Singapore has good fresh drinking water

Urban water management
“Water to go” and a floating farm

Cities and metropolises are growing all over the world, and accordingly more drinking water is needed there. How can cities make their water management sustainable? We present some ideas.

From Petra Schönhöfer

Free drinking water gushes from Berlin's 132 public fountains. Around 90 percent of this is obtained in the city itself. | Photo (detail): © Adobe

BERLIN, GERMANY

Berlin has a water cycle that is unique in Germany: More than 90 percent of the drinking water comes from the city area. And not just the water that runs out of the tap at home, but also that which gushes out of the 132 public fountains as free “water-to-go”. Berlin's sophisticated water management system requires a sewage network with 154 pumping stations, around 9,600 kilometers of sewer network and around 1,170 kilometers of penstocks. A number of best practice examples can be found in the urban area, such as the “offshore” mixed water storage in the Spree, the retention floor filters for rainwater treatment or the many gray water recycling and rainwater utilization systems in residential and office buildings. As the largest municipal company in Germany, Berliner Wasserbetriebe even obtains a particularly water-friendly recycling fertilizer from sewage sludge with the "Berlin Plant". Among other things, it reduces the growth of algae in the surrounding waters.

“Garden City” Singapore: The abundance of greenery and urban parks, such as Fort Canning Park here, have become green recreational areas for residents. | Photo (detail): © Adobe / Angelika Bentin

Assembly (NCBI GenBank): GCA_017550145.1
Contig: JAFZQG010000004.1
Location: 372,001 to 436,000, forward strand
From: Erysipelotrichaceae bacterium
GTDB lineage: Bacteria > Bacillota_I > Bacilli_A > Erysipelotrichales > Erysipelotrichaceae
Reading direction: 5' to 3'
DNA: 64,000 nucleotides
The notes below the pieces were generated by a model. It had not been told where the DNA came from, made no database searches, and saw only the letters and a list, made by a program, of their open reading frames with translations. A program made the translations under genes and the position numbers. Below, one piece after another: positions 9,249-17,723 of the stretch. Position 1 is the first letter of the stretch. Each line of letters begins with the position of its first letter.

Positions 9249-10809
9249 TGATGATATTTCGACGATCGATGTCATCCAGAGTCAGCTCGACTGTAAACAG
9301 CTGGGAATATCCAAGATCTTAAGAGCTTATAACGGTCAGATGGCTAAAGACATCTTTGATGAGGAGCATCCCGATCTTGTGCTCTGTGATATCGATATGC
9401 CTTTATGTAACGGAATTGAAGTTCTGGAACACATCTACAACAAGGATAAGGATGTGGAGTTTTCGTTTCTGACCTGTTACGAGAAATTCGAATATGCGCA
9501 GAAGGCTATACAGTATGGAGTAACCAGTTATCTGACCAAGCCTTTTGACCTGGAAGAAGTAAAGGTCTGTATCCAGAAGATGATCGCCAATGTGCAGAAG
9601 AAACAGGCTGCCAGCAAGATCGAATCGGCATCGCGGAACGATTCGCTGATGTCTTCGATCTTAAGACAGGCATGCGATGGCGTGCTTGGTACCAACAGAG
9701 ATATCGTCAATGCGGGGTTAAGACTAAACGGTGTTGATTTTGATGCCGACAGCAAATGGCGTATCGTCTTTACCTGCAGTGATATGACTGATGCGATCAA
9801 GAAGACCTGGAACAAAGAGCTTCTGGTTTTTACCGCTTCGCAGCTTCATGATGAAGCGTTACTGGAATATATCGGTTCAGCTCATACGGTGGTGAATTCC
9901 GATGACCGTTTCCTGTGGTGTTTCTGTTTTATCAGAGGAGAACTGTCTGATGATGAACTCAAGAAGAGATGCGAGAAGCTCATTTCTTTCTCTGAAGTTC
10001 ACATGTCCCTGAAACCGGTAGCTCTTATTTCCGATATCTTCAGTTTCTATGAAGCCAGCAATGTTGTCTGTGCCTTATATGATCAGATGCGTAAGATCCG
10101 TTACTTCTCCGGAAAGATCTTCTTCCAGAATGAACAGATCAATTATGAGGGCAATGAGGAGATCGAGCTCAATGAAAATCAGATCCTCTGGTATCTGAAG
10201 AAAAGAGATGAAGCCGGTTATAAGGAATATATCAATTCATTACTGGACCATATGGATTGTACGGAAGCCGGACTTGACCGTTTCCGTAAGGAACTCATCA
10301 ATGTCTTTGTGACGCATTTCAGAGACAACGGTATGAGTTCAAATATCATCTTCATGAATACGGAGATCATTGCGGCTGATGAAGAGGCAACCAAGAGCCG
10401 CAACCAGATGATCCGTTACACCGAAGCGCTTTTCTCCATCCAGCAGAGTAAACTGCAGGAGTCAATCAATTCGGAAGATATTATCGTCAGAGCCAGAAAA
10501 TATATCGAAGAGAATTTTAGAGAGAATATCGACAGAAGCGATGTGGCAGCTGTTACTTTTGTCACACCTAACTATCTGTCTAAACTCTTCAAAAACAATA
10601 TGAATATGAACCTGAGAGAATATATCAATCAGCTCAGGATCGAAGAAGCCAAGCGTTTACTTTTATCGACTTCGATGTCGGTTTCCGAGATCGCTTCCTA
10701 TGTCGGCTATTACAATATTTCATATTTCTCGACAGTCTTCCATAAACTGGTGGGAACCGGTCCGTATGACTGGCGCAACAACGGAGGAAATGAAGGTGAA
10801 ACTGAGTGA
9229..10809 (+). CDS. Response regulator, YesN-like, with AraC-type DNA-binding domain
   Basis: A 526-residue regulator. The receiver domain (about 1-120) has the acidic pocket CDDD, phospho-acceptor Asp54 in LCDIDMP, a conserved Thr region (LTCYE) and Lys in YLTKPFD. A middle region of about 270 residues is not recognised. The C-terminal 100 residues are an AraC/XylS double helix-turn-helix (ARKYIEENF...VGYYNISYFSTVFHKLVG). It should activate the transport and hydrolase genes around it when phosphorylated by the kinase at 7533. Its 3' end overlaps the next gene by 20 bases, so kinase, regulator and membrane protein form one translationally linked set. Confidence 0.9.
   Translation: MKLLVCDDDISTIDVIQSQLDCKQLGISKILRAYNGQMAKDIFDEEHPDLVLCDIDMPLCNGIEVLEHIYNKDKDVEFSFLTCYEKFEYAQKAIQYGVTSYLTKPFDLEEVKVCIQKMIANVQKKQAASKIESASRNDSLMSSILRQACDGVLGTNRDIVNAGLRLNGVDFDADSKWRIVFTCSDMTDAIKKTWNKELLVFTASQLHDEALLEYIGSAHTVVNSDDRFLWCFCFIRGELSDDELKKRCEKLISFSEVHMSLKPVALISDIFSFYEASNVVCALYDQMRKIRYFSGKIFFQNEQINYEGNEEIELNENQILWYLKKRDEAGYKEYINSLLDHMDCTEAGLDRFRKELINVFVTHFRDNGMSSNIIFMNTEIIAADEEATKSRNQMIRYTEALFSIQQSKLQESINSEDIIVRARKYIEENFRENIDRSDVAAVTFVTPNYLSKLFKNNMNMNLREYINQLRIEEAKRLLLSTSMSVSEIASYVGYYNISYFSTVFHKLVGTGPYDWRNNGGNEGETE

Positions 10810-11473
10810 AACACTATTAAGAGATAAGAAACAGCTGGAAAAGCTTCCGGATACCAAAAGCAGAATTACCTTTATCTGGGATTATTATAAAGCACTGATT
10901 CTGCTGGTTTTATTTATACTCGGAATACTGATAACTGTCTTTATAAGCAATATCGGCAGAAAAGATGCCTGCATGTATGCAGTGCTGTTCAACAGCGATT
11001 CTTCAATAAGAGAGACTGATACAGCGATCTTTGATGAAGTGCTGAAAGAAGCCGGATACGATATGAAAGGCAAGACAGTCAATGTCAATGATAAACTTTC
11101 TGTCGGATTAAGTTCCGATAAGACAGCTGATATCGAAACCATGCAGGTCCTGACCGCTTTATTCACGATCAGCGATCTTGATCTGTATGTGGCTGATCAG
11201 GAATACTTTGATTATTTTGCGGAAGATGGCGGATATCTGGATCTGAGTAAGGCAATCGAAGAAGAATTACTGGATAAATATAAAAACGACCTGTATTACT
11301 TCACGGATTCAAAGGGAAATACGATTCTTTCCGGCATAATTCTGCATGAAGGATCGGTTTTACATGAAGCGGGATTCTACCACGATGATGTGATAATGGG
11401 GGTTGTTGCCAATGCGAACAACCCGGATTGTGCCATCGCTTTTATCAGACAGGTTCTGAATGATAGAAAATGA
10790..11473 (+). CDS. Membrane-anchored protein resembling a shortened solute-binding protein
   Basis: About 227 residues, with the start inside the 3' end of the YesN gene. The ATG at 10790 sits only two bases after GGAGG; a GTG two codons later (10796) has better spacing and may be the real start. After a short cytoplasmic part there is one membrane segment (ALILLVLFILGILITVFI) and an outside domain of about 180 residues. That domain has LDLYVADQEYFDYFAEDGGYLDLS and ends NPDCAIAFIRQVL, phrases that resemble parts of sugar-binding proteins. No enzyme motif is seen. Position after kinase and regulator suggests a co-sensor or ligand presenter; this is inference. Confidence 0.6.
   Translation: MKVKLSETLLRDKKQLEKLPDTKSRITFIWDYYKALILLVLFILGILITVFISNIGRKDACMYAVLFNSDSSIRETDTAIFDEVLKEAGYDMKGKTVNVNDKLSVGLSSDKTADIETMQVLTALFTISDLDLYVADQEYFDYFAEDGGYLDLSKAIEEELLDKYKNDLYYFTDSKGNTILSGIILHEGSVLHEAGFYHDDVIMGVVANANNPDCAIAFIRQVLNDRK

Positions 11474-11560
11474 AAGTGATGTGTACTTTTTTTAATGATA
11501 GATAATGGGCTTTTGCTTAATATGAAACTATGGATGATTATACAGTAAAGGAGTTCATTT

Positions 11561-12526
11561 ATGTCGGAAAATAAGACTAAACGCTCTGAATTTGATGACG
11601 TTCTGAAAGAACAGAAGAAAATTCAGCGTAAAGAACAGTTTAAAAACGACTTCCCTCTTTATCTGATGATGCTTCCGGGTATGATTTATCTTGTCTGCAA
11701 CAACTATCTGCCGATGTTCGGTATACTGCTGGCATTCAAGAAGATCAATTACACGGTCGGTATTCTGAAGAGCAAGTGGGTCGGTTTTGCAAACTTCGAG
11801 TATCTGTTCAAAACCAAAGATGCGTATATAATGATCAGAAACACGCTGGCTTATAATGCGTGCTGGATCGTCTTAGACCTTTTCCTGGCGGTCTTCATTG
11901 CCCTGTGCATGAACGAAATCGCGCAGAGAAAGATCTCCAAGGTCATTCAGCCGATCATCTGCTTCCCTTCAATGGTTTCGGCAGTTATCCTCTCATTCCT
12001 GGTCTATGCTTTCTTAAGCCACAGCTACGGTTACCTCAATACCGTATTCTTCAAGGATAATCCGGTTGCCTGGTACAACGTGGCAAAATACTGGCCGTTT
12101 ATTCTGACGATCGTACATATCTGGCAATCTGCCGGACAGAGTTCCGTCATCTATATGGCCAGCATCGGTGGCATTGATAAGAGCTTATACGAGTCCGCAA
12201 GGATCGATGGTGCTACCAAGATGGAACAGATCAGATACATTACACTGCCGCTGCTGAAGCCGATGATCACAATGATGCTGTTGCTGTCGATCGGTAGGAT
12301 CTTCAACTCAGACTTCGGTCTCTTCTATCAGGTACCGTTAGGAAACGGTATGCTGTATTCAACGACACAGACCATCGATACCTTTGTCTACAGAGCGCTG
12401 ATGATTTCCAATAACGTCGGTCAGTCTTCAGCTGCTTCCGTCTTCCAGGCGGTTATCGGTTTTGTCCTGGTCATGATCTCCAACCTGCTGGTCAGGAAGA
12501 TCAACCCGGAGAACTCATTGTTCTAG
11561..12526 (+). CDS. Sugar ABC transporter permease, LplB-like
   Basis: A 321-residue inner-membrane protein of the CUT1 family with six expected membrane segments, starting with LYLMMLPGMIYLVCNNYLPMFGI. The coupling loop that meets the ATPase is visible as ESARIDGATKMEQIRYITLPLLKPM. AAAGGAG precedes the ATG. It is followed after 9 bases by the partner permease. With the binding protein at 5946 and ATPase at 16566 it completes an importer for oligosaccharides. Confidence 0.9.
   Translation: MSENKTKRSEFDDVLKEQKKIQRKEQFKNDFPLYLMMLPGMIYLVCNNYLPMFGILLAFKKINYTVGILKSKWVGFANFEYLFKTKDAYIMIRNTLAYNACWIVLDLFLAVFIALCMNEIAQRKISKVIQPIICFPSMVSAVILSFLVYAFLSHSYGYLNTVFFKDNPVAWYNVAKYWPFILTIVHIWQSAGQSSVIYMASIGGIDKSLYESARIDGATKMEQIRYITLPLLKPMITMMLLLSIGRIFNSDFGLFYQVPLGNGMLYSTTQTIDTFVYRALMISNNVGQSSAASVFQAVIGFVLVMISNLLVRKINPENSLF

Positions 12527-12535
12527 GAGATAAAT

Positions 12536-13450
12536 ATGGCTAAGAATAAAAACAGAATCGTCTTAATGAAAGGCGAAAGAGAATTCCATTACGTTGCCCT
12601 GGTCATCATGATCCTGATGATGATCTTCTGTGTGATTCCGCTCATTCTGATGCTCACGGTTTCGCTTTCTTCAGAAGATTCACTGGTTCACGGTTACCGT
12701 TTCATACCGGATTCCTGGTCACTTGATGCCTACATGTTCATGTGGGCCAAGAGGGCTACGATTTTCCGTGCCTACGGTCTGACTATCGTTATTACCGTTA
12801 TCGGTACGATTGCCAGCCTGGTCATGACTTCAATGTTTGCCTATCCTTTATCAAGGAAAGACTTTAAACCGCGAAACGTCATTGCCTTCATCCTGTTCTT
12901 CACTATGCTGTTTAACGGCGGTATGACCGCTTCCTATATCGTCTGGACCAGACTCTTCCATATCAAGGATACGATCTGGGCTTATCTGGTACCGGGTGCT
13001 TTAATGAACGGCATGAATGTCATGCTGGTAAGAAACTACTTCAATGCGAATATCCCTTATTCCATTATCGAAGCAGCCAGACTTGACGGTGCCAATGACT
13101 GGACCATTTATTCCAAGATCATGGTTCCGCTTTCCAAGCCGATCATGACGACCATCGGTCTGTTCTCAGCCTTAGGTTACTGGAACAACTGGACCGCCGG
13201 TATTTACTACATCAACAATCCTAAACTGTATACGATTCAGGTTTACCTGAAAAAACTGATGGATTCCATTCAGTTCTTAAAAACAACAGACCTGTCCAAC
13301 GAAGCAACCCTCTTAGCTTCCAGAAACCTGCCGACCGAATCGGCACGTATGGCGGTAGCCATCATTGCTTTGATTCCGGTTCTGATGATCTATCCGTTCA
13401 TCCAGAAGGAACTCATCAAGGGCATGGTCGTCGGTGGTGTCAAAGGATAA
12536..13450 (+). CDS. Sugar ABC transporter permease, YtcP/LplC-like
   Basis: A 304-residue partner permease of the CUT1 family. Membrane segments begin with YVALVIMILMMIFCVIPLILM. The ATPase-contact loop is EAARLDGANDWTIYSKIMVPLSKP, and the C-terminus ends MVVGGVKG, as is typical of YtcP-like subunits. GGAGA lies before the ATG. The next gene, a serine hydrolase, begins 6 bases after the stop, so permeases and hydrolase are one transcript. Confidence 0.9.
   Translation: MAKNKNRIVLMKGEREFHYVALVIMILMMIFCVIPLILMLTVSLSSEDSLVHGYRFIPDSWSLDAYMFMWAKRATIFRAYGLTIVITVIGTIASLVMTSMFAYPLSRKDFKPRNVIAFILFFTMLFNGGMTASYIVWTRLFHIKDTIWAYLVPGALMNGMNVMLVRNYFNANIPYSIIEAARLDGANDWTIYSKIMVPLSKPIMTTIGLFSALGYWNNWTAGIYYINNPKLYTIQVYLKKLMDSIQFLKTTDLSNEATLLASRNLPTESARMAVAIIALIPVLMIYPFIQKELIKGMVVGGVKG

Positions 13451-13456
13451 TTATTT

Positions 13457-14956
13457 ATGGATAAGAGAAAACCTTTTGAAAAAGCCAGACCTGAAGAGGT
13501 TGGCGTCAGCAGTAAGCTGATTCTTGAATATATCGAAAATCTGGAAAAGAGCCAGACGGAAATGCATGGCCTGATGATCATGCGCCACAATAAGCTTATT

Singapore

Singapore is a green city by tradition: since the declaration of independence in 1965, the government has been striving to turn the city-state into a “garden city”. Lush greenery cleans the air and water management has become a model for the rest of the world. Little by little, around 8,000 kilometers of waterways and 17 water reservoirs were created. While the five million metropolis was still heavily dependent on its neighbor Malaysia for its water supply 50 years ago, Singapore now produces fresh water itself using three processes: reprocessing of wastewater, water collection systems for rainwater and desalination of seawater. The rainwater is treated by plants and soil, completely without chemicals, which promotes biodiversity and benefits urban parks, which have become green recreational areas for residents.

Augsburg's many canals deliver renewable energy and the small bridges enrich the cityscape of the old town. | Photo (detail): © Adobe

AUGSBURG, GERMANY

In 2019, Augsburg's historic water management system was recognized by UNESCO as a World Heritage Site. The outstanding architectural systems for the use of running water and for the drinking water supply date from the 15th to the early 20th century, including the oldest water tower and the oldest waterworks in Germany (1901/1902). The historic canal network was created together with the flourishing textile industry in Augsburg and is still intact today, despite the decline of this branch of industry in the 20th century. Augsburg remained a city of water: Its many canals now supply renewable energy, as their easily controllable volume flow makes them particularly suitable for generating electricity using hydropower. The flowing water and the many small bridges also enrich the cityscape of the old town.

On Rotterdam's floating farm, the “Floating Farm”, 35 cows live in a stable on the water. | Photo (detail): © picture alliance / Mike Corder / AP Photo

ROTTERDAM, NETHERLANDS